The apparatus did have some valid problems that may have created some of the myth surrounding its "jinx". The apparatus jackknifed on several occasions and was retrofitted with a trolley brake to better control the tiller section. Brake problems persisted and it was this condition that brought about its end.
On December 3, 1947, while road testing the apparatus with a representative of the brake manufacturer on board, the truck overturned along the Strandway in South Boston. Firefighter Joseph Sullivan of Ladder Company 19 was killed.
Just before the end, the apparatus was "pulling to the left". Ladder Company 19 stopped and Mr. Marivin of the brake company made some adjustments. It was just after they resumed speed, when the truck neared a corner that the accident occurred.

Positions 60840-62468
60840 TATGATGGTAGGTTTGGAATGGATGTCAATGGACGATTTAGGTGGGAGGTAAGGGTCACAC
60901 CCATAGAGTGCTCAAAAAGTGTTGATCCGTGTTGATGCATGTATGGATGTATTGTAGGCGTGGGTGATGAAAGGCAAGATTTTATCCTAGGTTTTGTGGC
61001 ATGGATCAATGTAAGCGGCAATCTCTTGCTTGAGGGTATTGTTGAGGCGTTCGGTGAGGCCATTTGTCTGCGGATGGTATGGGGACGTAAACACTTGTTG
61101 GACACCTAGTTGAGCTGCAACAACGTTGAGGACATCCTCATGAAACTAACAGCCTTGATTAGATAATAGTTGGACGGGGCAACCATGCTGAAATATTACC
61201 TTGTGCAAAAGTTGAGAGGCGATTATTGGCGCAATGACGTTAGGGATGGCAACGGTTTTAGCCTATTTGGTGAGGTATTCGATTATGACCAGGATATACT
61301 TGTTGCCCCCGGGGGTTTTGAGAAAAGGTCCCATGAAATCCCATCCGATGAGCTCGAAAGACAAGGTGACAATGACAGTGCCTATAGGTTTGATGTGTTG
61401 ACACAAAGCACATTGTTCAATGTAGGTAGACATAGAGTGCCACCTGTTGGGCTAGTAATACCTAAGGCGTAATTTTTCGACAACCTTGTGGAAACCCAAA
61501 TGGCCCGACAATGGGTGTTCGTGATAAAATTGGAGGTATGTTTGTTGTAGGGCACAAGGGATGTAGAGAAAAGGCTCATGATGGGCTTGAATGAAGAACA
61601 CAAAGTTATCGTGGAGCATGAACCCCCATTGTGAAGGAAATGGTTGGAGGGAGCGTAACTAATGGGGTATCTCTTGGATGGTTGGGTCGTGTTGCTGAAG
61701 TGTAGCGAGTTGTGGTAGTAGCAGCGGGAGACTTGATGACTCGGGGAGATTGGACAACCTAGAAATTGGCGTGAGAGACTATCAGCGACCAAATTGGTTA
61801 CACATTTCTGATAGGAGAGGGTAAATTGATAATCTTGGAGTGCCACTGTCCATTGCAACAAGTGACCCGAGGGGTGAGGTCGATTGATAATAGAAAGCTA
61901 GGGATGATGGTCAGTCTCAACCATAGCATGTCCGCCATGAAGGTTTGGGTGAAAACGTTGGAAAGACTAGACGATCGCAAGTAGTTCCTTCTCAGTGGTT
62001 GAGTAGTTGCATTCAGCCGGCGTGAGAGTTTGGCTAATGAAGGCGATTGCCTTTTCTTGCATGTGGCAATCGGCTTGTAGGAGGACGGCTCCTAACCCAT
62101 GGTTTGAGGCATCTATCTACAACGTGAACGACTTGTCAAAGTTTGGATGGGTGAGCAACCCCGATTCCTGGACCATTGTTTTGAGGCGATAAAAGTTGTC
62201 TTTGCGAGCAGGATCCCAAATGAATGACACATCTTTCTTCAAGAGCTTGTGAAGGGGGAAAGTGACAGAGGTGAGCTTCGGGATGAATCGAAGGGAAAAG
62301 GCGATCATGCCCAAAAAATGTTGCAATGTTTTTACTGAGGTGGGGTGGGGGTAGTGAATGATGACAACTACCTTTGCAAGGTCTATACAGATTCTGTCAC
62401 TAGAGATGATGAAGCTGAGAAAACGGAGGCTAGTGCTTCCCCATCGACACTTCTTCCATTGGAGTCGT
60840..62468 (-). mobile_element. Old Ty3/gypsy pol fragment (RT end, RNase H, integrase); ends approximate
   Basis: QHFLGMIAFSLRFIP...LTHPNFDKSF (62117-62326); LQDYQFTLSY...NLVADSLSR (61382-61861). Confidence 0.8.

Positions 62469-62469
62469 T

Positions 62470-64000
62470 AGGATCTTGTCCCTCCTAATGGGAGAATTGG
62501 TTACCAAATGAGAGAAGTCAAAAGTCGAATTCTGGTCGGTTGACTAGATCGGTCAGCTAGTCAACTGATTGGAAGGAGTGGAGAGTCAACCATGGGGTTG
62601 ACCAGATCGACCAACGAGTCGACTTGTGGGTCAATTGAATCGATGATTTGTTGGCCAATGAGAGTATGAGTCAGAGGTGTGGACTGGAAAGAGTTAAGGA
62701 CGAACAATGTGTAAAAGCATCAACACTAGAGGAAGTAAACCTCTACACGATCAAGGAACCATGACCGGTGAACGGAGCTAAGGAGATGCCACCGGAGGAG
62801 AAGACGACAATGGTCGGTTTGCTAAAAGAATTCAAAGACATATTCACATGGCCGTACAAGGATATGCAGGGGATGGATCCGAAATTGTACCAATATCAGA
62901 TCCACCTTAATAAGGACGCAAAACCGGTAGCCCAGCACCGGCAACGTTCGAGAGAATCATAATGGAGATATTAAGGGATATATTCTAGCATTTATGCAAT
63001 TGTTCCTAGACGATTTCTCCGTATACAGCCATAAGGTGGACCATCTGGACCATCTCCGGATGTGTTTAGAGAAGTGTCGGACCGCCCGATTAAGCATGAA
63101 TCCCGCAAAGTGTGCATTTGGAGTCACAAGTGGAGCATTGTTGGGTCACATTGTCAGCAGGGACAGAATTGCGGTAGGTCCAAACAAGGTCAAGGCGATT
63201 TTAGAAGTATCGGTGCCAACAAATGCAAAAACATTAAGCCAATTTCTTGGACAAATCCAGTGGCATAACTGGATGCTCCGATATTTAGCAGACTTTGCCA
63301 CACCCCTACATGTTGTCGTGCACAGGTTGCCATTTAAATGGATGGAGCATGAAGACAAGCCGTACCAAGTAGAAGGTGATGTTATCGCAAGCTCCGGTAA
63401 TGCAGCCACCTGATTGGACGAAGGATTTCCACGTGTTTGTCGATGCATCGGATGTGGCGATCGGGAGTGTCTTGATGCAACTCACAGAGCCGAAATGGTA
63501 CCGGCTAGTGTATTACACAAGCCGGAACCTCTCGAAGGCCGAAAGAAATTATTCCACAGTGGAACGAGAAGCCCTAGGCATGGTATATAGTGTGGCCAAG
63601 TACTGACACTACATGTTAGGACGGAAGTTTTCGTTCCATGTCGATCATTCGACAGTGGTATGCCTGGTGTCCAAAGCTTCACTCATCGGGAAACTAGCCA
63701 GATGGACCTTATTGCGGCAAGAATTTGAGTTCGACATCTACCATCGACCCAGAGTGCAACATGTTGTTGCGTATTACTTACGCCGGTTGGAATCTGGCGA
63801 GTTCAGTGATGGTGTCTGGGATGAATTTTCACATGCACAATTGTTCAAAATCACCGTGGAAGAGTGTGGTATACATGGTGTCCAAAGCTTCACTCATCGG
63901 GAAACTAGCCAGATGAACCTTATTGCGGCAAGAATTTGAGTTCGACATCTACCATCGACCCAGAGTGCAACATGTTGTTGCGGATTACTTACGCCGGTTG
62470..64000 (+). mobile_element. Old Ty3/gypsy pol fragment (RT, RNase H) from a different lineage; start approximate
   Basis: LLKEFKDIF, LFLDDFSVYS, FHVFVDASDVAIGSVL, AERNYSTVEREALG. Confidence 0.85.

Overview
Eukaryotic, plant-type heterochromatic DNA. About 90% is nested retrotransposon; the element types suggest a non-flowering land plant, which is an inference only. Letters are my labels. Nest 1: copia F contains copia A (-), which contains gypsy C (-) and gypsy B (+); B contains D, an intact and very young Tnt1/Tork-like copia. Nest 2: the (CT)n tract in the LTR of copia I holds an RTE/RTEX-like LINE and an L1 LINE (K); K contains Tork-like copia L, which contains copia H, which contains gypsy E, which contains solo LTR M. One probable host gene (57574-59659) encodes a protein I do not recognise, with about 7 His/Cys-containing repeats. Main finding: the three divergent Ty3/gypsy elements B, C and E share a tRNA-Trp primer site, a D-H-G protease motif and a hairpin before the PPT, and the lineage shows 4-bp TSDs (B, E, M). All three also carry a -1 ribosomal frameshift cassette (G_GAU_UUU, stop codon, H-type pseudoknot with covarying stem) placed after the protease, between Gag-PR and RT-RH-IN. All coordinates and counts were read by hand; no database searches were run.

The brakes may have locked causing the truck to overturn. The chauffeur was Ladderman Joe Babb; Arthur Spacone was the tillerman. Ladderman Spacone was thrown 30 feet, which saved his life. A fund was started for Sullivan's family by Ben Ellis, a well-known fire appliance dealer and Boston Fire Department "spark." He left a wife and two children. Cruel fate was not done with Ladderman Spacone. On Christmas Eve, 1959, Arthur Spacone was killed while responded to a false alarm. He fell off the rear step of Engine Company 2. He left a wife and nine children.
* Appreciation is extended to District Fire Chief John Vahey, retired, for first hand information regarding this apparatus.